1) You can sell it
- If you collect more than you paid, you have a profit.
- If you collect less than you paid, you have a loss.
- You bought this option by entering a buy order with your broker. This time you enter a sell order to close (eliminate) your position.
2) You can exercise it
- Notify your broker that you want to do what the contract allows.
- If you own a call option, you may buy 100 shares of the underlying stock. You pay the strike price per share.
- If you own a put option, you may sell 100 shares of the underlying stock. You collect the strike price per share.
3) You can allow it to expire worthless
- This is not your ideal solution because it means you lost every penny that you paid to buy the option.
- When you hold an option, hoping for a favorable movement in the price of the underlying stock, many times that move never occurs and your option is out of the money.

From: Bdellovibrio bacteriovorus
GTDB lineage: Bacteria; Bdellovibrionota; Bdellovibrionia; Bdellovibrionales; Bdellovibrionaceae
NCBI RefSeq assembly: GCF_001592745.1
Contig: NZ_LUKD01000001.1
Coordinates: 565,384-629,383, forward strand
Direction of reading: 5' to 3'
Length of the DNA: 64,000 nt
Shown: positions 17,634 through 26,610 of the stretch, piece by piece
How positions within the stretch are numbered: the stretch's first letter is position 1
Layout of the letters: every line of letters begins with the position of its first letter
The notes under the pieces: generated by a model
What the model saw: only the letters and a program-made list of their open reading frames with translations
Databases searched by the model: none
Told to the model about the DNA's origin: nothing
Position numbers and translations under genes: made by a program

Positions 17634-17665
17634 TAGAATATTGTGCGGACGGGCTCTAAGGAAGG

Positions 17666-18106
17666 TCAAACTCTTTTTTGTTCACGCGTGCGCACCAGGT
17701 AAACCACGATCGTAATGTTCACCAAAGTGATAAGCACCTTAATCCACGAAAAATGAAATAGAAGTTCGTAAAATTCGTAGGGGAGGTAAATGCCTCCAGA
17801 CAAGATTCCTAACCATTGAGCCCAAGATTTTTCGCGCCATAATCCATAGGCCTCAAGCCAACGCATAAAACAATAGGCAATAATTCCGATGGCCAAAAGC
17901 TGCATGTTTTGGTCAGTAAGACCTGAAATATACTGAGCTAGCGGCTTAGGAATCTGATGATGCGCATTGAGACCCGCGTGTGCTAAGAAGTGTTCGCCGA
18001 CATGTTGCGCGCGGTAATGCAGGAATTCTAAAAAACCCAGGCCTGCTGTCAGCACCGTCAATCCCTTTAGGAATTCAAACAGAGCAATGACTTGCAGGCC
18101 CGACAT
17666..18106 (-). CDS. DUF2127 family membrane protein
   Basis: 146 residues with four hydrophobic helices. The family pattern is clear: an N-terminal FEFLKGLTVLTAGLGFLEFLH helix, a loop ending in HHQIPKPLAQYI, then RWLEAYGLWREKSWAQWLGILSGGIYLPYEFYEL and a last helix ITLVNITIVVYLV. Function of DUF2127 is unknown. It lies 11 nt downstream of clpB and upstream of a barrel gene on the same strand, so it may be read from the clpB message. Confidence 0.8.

- When an option is out of the money when expiration arrives, it has no value and is worthless. Because it expires, your right to buy the underlying stock expires.
- You may try to sell your option before it expires, but if there is little time before expiration, or if the option is out of the money by a significant amount, you may discover that no one is willing to buy the option. If that happens, you still own the option and will have to allow it to expire and become worthless.
New Optionspeak terms:
Out of the money:
a) A call option whose strike price is higher than the stock price
b) A put option whose strike price is lower than the stock price
In the money:
a) A call option whose strike price is lower than the stock price
b) A put option whose strike price is above the stock price
If you are ready to start your journey AND make a long term commitment to be a student of the markets: